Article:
In Germany, there is a sophisticated system for waste disposal that is organized at various levels. The goal of the system is to reduce, sort, and recycle waste in order to protect the environment and conserve resources.
Waste disposal in Germany is typically organized by local authorities. Each community or city has its own guidelines and regulations for waste disposal, which are implemented by local waste management companies. These companies collect and transport the waste to central landfills or waste treatment facilities.
The German waste disposal system is based on strict waste separation, which ensures that different types of waste are collected separately. There are different containers in which the waste is collected, such as the yellow bag or yellow bin for plastic, metal, and composite packaging, the brown bin for organic waste, and the blue bin for paper and cardboard.
The disposal of hazardous waste such as batteries, electronic devices, chemicals, or used oil is done through special collection points or recycling centers. Old clothes and shoes can also be disposed of through collection containers or second-hand clothing stores.
However, waste disposal in Germany is not only focused on collecting and transporting waste, but also on reusing and recycling waste. Packaging with the “Green Dot” must be recycled, for example, and there are special recycling programs for glass, paper, and electronic waste.
Waste disposal in Germany is, therefore, a complex system that is based on effective waste separation and the recycling of waste. By separating and disposing of waste carefully, we can help protect the environment and conserve resources. Each individual can make a contribution by correctly disposing of waste and reusing it whenever possible.
The German waste management system is designed to be sustainable and resource-efficient. Waste is not seen as a problem, but rather as a valuable resource that can be used to create new products and energy. Through efficient waste management and recycling, Germany can preserve natural resources and reduce its environmental impact.
Overall, the German waste management system is considered a model for other countries. The emphasis on waste separation, advanced recycling technologies, and sustainable practices has led to significant reductions in waste generation and environmental pollution, while promoting the preservation of natural resources.
German deposit system
General: The deposit system aims to prevent empty bottles from being carelessly thrown away, ending up in the garbage or, since they are often made of plastic, ending up in the water.
That’s why you get a certain amount of money for every empty bottle, regardless of the content. This is exactly the amount that was paid when buying the bottle – in addition to the purchase price – as a deposit for the bottle.
In the supermarkets, the empty bottles are placed individually in a machine. After completing the entry, a receipt is ejected, which can be presented at the checkout for settlement.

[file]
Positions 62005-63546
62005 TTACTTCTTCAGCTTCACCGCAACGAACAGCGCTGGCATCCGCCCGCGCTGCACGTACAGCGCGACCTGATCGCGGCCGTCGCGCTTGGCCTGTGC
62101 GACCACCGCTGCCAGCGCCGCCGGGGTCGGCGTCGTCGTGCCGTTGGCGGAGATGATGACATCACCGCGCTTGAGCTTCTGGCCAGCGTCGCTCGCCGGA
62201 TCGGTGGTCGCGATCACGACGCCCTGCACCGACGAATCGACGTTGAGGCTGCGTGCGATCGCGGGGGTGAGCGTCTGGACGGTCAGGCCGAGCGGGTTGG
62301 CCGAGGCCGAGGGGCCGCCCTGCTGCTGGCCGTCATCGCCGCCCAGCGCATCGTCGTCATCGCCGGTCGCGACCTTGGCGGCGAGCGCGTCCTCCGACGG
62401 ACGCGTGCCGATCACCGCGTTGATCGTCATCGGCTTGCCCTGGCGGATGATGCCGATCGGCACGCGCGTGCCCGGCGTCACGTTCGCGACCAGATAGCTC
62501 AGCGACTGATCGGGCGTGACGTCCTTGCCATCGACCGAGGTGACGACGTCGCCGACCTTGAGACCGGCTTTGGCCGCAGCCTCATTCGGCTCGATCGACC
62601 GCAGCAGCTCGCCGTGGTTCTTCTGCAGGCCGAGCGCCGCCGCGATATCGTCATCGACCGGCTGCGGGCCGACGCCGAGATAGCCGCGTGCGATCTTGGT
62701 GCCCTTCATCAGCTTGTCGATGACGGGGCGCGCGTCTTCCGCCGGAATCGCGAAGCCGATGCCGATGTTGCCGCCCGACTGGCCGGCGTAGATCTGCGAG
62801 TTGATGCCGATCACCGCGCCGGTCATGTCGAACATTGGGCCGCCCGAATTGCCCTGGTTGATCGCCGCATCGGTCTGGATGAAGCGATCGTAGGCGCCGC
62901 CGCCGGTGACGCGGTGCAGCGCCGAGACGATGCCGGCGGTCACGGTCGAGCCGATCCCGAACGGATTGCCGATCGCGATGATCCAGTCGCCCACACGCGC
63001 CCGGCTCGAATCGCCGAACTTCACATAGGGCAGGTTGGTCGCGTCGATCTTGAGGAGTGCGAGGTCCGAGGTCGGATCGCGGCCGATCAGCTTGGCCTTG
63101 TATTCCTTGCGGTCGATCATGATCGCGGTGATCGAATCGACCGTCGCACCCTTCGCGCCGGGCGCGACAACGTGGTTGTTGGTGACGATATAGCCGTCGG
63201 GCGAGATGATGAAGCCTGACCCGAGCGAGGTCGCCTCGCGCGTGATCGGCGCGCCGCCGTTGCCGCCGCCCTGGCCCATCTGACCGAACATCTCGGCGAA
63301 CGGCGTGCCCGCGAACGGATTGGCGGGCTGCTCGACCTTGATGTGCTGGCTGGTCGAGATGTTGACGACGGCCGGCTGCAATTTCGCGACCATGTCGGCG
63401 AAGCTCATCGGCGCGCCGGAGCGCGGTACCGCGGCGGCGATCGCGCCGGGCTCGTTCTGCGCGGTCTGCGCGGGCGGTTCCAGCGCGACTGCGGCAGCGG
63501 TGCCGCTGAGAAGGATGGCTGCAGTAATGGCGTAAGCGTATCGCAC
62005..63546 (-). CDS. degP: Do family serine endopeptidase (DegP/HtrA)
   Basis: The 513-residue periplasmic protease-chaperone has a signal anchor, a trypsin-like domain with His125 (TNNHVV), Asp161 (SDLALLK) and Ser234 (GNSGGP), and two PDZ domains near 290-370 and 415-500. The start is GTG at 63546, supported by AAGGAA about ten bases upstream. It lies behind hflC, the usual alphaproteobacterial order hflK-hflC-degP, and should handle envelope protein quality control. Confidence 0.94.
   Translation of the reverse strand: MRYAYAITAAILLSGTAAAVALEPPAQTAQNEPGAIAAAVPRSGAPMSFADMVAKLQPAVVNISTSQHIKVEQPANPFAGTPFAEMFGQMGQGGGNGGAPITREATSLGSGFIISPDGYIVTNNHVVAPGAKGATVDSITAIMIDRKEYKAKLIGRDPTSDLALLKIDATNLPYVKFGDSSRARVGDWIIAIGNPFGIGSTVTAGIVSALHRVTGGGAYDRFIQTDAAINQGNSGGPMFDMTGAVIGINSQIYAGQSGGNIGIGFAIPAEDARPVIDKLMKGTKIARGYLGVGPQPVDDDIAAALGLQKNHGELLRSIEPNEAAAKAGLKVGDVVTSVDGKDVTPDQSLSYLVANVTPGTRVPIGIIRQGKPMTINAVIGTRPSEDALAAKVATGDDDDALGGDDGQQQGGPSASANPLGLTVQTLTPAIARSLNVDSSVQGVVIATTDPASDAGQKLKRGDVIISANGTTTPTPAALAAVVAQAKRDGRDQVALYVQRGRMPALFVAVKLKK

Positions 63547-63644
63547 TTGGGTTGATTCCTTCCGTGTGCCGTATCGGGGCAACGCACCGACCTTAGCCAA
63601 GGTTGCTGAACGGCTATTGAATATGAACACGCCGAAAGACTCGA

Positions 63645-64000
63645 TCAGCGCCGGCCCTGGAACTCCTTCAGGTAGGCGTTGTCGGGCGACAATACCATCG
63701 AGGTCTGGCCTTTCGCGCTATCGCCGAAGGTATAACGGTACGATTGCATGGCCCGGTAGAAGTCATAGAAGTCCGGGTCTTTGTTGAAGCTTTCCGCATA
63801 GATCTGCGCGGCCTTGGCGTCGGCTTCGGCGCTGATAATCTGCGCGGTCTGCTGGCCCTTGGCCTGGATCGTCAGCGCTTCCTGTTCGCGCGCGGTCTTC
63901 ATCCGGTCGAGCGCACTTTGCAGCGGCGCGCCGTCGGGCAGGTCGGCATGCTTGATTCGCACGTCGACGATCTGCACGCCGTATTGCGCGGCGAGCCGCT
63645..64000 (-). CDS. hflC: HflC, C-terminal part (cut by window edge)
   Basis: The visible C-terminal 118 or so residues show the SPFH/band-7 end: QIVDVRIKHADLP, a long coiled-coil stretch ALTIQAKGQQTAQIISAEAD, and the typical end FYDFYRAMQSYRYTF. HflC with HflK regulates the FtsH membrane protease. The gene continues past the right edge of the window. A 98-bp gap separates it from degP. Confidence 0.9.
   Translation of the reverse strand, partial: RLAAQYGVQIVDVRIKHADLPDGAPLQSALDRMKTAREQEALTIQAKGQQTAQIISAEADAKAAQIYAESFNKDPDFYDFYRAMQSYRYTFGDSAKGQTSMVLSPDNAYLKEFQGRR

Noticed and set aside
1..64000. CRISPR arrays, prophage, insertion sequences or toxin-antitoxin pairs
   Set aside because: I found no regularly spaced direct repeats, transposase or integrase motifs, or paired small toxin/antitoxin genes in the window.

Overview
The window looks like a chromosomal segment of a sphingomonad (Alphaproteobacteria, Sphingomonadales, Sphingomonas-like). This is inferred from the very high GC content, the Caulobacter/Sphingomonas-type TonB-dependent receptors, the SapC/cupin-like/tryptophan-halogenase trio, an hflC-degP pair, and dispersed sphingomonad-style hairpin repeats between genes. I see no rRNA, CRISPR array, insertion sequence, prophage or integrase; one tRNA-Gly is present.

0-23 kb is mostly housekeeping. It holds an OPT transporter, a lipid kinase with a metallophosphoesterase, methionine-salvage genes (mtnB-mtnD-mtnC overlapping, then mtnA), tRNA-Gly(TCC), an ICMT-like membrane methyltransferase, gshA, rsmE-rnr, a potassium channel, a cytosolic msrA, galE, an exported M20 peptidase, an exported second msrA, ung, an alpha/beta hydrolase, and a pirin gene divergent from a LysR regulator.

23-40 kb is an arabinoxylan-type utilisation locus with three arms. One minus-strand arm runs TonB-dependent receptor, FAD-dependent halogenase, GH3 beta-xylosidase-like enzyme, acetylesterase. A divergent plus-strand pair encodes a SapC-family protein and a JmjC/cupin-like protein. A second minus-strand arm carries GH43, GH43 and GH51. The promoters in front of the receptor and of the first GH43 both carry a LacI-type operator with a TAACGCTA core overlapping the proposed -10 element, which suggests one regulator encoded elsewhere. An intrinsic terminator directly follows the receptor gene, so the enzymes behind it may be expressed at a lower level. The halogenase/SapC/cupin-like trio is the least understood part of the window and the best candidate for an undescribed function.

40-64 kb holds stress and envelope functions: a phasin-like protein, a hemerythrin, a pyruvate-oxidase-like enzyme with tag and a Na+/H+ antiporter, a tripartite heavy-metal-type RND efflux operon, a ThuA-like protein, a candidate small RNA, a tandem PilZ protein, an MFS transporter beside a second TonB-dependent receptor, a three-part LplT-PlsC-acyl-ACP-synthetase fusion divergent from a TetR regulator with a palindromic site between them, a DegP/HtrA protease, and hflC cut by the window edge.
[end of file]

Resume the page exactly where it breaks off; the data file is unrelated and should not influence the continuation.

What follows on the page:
There are two types of deposit:
One-way deposit (bottles that are only used/filled once):
Every business that sells one-way bottles is obliged to take back empty non-returnable bottles up to a size of 3 liters and to pay back the deposit of 25 cents per bottle, even if the bottles were not bought from them.
dpg-logo on cans & bottles with 0.25 cents deposit
There are usually vending machines in the stores for this purpose.
Starting January 1, 2024, a new deposit rule applies in Germany for milk-based single-use bottles. Consumers now pay a 25-cent deposit for drinks in single-use plastic bottles containing at least 50% milk. This includes products like milk, cocoa, latte macchiato, ayran, buttermilk, drinking yogurt, and kefir. Non-resealable cups, Tetra Paks, or pouches are exempt. Deposit logos on packaging help identify eligible products. Empty bottles can be returned to supermarkets and discount stores, accepting all brands.
Reusable deposit (bottles that are filled and sold multiple times):
Returnable bottles are almost all made of glass, which is an important raw material. Therefore, a deposit is charged for these bottles, which is between 8 cents (beer) and 15 cents (almost all others, except Schweppes and Andechs).
If drinks are sold in crates, a deposit is also required for these. Reusable bottles are only taken back in full-service stores and beverage stores.
All other plastic bottles and packaging are collected by the consumer in the yellow sack. These are picked up at regular intervals at the curb. Yellow sack may not contain any other rubbish. They are distributed free of charge to all households in sufficient quantities, usually at the beginning of the year. Otherwise, these are also available in the respective town hall.
Instead of the yellow sack, rubbish bins with yellow lids can also be used.
Altglascontainer (used glass containers)
All other bottles or similar made of glass are disposed of in so-called “Altglascontainer” (used glass containers).
There are three container types:
Grünglas – green glass,
Braunglas – brown glass,
Weißglas – transparent glass.
Notice: Blue or other colored glass always belongs in the green glass container.
Disposal in the supermarket
Batteries are disposed of in the supermarket, near the checkout area you will find a bin or something similar where it can be disposed.
From July 1st, 2022, all discarded electronic devices can be handed in in the supermarket, the prerequisite for this is: the device must not exceed an edge length of 25 centimeters. The supermarket must take back the device, regardless of where the device was purchased.